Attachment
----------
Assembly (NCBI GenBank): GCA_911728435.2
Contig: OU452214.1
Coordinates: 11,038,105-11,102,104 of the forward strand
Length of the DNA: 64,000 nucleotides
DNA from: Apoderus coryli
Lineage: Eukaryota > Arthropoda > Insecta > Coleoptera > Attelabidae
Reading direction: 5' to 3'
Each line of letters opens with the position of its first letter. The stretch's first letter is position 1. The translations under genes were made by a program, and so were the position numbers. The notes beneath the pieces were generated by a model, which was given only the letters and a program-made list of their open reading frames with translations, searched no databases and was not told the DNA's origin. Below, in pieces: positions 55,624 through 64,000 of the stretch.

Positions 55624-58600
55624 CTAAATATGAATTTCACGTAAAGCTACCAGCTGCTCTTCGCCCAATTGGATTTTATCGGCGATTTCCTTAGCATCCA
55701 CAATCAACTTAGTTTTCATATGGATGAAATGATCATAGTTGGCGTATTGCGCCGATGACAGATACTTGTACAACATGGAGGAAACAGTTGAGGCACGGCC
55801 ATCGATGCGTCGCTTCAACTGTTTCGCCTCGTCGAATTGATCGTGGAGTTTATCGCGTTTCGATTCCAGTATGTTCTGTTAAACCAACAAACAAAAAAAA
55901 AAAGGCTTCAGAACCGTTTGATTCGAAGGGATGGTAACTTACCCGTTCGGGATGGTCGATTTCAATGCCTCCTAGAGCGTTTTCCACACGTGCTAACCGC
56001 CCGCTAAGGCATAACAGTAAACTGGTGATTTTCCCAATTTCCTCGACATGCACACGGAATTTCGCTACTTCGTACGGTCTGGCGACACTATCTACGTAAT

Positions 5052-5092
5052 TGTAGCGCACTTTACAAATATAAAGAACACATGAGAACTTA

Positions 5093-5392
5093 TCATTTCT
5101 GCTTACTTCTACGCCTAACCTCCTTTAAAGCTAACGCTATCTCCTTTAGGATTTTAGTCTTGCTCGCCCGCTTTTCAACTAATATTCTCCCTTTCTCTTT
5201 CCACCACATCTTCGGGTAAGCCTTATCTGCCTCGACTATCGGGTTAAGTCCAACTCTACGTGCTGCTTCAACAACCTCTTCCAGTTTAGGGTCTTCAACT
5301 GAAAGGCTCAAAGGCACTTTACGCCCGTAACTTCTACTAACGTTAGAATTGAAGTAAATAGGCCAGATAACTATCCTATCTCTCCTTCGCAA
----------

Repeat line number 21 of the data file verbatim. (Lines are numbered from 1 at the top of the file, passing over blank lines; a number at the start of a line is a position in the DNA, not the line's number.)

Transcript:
5301 GAAAGGCTCAAAGGCACTTTACGCCCGTAACTTCTACTAACGTTAGAATTGAAGTAAATAGGCCAGATAACTATCCTATCTCTCCTTCGCAA